When Life Gives You Dried Chiles . . .
- CindyJ Jan 26, 2009 12:54 PM
...what do you do with them? I started going through my pantry earlier and found an abundance of dried chile peppers. I think I'd like to make chile powder, but I don't know which chiles combine well with others, and in what ratios. I like heat, but I don't want to end up with a killer powder that's so hot I can hardly use it.
I've made chile powder before, but I've always followed a recipe. In the past, I've toasted the whole, dried chiles in the oven for a few minutes, until they puffed up. Then I removed the stems and seeds and ground them in an old coffee grinder that's now used exclusively for spices. I assume that's a good way to toast them, but if there are other ways, I'm interested in hearing about them. The powder will be used in dishes like (what else?) chili, which I'm just as likely to make with ground turkey as I am to make it from chuck.
Let me add, these chiles have probably been in the pantry for about two months; I don't know if that matters. They've been in glass jars with tight-fitting lids. Here's the assortment I found:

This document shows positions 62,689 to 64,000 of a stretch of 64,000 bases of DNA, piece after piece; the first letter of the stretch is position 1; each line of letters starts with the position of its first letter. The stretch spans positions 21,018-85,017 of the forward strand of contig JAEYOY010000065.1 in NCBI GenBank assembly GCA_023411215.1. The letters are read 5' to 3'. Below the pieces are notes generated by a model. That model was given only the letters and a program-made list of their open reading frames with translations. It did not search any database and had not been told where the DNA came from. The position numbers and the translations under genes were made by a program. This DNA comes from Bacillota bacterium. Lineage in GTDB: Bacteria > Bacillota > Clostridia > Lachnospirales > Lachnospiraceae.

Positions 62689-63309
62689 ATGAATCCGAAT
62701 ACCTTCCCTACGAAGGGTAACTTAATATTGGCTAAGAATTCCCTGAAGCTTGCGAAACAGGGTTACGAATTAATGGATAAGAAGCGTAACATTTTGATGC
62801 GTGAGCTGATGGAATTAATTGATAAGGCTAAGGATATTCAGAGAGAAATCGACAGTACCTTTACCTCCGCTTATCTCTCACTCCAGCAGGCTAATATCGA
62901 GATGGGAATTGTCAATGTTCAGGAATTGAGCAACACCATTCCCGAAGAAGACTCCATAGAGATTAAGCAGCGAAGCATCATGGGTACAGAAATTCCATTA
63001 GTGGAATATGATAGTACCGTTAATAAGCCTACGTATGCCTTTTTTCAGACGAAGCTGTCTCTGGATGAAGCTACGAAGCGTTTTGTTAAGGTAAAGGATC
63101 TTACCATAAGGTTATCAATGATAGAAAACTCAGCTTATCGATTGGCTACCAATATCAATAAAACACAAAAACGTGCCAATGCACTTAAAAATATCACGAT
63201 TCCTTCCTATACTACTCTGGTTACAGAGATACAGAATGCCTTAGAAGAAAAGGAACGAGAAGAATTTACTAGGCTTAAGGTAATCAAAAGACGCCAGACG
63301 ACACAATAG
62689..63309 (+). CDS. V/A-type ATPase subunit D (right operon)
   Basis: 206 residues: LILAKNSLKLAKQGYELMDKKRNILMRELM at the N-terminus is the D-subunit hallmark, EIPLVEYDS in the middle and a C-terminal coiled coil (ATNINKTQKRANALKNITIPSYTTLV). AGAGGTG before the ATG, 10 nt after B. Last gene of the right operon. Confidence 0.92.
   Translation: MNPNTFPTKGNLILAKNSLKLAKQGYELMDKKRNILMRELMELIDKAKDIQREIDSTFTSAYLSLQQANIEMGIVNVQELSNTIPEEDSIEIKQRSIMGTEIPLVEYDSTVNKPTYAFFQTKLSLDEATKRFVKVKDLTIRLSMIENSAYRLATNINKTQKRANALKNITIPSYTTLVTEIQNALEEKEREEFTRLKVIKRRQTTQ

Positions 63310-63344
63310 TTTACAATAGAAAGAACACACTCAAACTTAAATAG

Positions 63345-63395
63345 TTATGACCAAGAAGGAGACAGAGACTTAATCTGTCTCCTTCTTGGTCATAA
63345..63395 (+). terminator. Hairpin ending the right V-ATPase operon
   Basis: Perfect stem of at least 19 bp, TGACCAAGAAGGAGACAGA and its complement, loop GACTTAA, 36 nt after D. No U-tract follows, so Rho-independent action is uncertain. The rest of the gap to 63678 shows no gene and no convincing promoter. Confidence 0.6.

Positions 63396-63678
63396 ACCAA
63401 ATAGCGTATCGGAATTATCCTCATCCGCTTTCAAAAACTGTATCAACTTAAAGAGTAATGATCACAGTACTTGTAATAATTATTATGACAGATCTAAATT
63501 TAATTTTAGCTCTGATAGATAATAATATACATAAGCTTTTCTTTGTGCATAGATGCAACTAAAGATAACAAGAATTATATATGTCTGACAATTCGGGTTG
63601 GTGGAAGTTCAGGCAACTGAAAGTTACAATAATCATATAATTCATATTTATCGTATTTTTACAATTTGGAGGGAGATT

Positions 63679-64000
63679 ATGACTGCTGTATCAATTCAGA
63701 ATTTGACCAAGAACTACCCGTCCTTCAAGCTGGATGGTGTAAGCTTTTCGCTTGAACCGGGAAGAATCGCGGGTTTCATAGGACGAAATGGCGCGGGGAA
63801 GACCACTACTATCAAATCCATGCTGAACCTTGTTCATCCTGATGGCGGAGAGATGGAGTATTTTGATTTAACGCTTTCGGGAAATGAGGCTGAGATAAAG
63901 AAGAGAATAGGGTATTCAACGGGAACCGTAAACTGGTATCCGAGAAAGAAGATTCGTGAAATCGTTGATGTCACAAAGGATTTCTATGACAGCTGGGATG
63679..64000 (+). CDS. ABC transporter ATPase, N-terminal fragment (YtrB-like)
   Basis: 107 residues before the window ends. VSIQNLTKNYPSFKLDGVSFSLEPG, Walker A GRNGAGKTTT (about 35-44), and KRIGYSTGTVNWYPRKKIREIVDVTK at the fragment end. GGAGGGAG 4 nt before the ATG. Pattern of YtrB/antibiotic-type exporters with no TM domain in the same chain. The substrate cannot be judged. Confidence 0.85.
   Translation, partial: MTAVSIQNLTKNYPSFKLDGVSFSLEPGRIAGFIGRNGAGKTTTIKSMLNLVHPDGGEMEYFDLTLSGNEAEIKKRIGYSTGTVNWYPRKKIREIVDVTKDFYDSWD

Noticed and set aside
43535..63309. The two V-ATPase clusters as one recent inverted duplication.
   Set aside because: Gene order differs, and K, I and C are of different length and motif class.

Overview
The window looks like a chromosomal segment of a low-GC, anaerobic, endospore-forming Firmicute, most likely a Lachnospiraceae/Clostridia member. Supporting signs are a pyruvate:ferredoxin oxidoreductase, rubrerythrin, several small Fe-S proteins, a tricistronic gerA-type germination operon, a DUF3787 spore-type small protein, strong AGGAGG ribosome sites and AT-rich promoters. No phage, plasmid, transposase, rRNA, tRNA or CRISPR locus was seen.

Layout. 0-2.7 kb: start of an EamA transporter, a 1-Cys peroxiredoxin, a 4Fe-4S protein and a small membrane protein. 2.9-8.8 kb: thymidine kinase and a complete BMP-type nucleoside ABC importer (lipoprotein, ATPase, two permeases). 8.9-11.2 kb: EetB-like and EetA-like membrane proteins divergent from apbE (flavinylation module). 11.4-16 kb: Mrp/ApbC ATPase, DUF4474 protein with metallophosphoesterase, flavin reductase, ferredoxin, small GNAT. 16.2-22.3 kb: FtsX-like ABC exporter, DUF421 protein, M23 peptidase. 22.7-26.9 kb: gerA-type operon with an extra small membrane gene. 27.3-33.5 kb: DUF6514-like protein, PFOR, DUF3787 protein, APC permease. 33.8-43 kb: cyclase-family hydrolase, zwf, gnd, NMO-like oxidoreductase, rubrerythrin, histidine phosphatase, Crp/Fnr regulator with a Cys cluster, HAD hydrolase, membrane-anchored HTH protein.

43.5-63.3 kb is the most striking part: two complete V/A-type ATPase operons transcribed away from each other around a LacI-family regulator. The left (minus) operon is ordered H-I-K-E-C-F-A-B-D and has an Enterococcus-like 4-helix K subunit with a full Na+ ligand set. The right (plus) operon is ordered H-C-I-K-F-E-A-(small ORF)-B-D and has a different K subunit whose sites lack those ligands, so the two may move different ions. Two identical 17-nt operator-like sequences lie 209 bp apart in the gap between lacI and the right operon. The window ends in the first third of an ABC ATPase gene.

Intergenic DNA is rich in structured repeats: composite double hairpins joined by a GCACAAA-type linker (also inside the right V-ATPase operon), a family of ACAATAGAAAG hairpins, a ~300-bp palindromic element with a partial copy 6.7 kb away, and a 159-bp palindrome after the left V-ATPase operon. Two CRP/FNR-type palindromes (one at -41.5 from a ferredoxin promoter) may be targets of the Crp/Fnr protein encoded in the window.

Ancho Chile peppers
New Mexico Chile Pods
There are also some unidentified chiles, red, thin, about 2 inches long. I have no idea what they might be.
So, what should I do with my stash of chiles? Which ones will combine well? And, should I add in any cumin (I have whole cumin seed), oregano (I've got a new bag of Mexican Oregano from Penzy's), or anything else?
In the jars they should keep a lot longer than 2 mths. I have a gallon tupper that is my chili stash.
I think it is better to keep them whole until you need them. Sometimes I will grind a small batch, to have something on hand to sprinkle in stews and other dishes. Ancho, pasilla and guajillo are all pretty mild, and can be used anytime you want a background, or 'base' note, of chile spice. The New Mexico ones may be mild, or may be hotter. It is hard to tell by name alone. Arbol are small and pretty hot.
I don't think there is much advantage to pregrinding a mix for future use. Cumin and Mexican oregano are typical ingredients in competition chili, but I don't think there is much point in adding those to a chile powder mix before you need to use them.